WELCOME!

It is hard to believe that it was almost ten years ago I witnessed a CNC router in action for the very first time. I was fascinated and simply had to have one! Although I had been in the creative end of the three dimensional sign business for most of my life I didn't really know what I would do with one of these machines - but I just knew it could do fantastic stuff.

Along with the CNC router I discovered the wonderful material called Precision Board and the glues, primers and other companion products they offer. Since then we have gone through many tons of the material using it in most signs and projects we tackle. This journal will chronicle our many adventures both past, present and future. I'll talk from the perspective of someone who pushes these products to the creative limit on a daily basis. I'll be adding to the stories two or three times each week. -dan

Wednesday, July 26, 2017

Building a mechanical circus train model

We all seem to collect tons of small pieces of Precision Board when we do lots of routing. The perfect use of these small pieces is display samples. 

We are in the process of designing a very fun project for one of our theme park customers. We were asked to design up some small kiosks to be used for face painting, food carts and a character meet and greet. Since the theme is mechanical circus we decided the perfect theme for the kiosks was a circus train. Once I got started on the designs the ideas came thick and fast. There was no limit to the possibilities as there are an endless variety of animals to choose from.


We chose three of our favourites to model in about 1/12 scale. The elephant engine was a must and the giraffe and hippopotamus called my name. To build the scaled models we would use a variety of tools and materials. The wheels, undercarriages and basic shapes begged to be routed. The files would be easy and quick to model in EnRoute. The bulk of the rest would be faster to hand sculpt. More fun too!


The first one was the elephant engine - with the monkey on top.


I designed the vectors in EnRoute. The first task was to create the domed top. 

I then clipped the bottom using a zero height relief by merging lowest. I then used the slice tool to get rid of the remaining zero height bottom piece.








I then created the lower relief and combined it with the top domed piece. The front and rear bumpers, steam cylinder supports, and fenders were created as separate reliefs. The bumpers and fenders were combined with the big relief.

The steam cylinder supports were merged highest with the base relief.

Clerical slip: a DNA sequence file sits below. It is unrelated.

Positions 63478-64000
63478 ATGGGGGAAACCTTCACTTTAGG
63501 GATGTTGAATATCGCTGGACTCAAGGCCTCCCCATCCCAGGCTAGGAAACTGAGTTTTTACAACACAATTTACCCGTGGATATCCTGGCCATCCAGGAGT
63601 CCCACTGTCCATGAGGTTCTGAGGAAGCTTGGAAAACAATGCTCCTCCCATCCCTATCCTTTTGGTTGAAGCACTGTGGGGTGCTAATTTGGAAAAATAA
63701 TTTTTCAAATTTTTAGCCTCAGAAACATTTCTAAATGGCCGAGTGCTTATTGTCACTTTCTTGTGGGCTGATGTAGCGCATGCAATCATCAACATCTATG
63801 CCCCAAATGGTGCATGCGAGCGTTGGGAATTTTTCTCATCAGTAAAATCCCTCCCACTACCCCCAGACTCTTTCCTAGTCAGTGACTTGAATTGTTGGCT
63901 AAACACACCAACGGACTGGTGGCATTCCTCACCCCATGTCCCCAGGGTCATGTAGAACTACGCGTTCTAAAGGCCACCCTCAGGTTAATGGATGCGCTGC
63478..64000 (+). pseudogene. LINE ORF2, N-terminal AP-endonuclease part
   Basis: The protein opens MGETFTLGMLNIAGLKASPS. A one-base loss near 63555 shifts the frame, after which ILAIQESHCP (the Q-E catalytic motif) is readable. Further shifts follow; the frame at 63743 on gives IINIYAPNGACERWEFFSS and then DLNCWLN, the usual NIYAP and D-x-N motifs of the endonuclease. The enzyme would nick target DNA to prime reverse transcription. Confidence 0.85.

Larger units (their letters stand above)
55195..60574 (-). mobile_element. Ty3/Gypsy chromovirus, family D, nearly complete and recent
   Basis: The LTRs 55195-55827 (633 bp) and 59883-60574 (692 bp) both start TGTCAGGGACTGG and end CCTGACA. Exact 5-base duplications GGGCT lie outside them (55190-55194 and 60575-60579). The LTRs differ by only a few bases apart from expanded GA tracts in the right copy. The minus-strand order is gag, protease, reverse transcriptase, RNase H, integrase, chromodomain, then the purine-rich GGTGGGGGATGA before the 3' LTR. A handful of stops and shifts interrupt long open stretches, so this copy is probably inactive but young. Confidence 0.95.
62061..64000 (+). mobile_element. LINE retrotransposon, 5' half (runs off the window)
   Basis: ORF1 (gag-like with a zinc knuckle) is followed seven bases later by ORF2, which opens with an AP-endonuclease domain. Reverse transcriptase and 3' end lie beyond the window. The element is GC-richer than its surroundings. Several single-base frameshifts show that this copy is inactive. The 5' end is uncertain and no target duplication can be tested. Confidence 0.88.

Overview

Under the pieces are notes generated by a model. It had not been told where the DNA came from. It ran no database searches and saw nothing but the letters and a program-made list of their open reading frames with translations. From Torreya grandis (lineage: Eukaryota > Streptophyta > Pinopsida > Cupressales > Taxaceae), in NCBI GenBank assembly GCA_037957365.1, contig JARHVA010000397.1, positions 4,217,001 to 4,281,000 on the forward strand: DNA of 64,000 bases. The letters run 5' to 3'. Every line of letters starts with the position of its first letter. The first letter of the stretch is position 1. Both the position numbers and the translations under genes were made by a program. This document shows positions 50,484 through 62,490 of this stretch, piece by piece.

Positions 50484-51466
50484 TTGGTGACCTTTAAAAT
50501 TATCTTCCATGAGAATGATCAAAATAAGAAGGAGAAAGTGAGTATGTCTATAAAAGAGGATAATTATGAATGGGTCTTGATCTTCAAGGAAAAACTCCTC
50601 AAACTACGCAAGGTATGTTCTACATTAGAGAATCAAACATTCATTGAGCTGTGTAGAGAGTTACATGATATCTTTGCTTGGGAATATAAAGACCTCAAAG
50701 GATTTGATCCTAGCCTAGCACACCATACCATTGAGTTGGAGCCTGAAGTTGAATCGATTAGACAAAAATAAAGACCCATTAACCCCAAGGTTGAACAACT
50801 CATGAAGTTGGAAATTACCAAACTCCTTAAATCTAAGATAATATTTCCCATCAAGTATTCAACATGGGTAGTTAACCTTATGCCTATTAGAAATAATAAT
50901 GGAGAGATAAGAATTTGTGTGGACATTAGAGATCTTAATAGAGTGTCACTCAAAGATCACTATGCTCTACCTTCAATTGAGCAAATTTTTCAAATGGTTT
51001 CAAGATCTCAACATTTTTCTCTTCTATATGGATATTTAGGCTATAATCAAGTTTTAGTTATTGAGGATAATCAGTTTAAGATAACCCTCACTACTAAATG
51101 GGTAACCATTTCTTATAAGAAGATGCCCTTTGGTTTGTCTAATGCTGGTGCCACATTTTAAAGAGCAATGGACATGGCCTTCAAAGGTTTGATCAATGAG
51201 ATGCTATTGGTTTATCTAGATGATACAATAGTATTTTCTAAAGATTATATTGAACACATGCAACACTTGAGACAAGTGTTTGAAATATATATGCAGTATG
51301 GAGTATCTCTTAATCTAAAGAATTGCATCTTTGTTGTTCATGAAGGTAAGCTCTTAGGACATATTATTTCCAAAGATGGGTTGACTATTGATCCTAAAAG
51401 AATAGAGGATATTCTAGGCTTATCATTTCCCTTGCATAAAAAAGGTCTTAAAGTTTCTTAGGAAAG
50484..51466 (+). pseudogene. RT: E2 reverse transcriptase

Once the basics were dome it was time to move on to the details like the wheels. I did this by modifying the base relief. First was the wheel flanges, then the wheel tire. The centres were depressed in a series of steps to create the sidewalls on the steel rims. 




The spokes were created as separate domed reliefs before merging (highest) with the base relief.

Next u came the wheel centers, counterweights and connecting rod supports. These were all built as separate reliefs. 



Raised stars were then added to the wheel centers.



The separate reliefs were then merged highest with the base relief.

The smokestack and monkey drum were built as meshes using the revolve tool. These were then combined with a zero height relief. The zero height relief was also modified with the egg shipped relief and the dome tool. Two of these would form the basis for the elephant's head.






I then duplicated and flipped the various pieces to create the front and back of the train engine. Everything was then ready to tool path and send off to the router. I machined all the pieces from scraps of 2" thick 30 lb Precision Board. Between the engine and the two cars and various bits and pieces we used up a big pile of scraps.


As soon as the pieces were off the router it was an easy task to screw them together. There was a front and back as well as two layers of 2" thick cutout for the centre. The next step was a bunch of hand sculpting.

Wednesday, July 19, 2017

Posts with a theme

We used a heart motif as a theme on our house. Little hearts are routed into all of the outside trim. We created hundreds of files and then machined even more pieces. These were all painted up and gazed to form a one of a kind house which we really enjoy.



This same theme extends out to the fence posts as well. The panels were all designed in EnRoute and then cut from 30 lb Precision Board on our MultiCam. Amazingly we went through more than a hundred sheets of 1" thick board to do the inside and outside of the house.



The east side of the house has no windows as it is closest to our neighbours. It's a big wall and the ground is lowest in this area. The rock 'wainscot' is the same height as the rest of the house but is about six feet tall in this area. To dress it up we built pillars about every eight feet. Into Each pillar we set a panel featuring the hearts motif. We painted it up to match the rock work and to look like it was carved in stone



When we located Becke's modular home on the property regulations and a sloping property again mandated a tall wall on one side of the trailer. Like the house we brought the ground up about three feet on this side but there is still a lot of wall showing. The blue siding will be brought down over the skirting with rock work covering the concrete foundation. The pillars will extend from the ground to the top of the skirting. We will again locate the pillars approximately eight feet apart to match the house.



The forms for the pillars were built from pressure treated 3/4" thick plywood. The area below the plywood will be extended with welded steel pencil rod. Galvanized lath will be fastened on before we do our hand sculpting of the rocks.


Becke got to pick the theme for her house and because she is an avid birder she picked birds of course. Peter designed two different sized panels. It is a simple silhouette of birds on a branch. He laid a woodgrain texture over the entire panel. I'll post more pictures of the progress as we proceed.



Tuesday, July 18, 2017

A long time coming!

Four years ago we started an exciting project. It's a theme park in Trinidad called Skallywag Bay Adventure Park. Three of the rides in the park were to be built in Italy. They are off the shelf rides which we mildly customized to fit the theme of the park.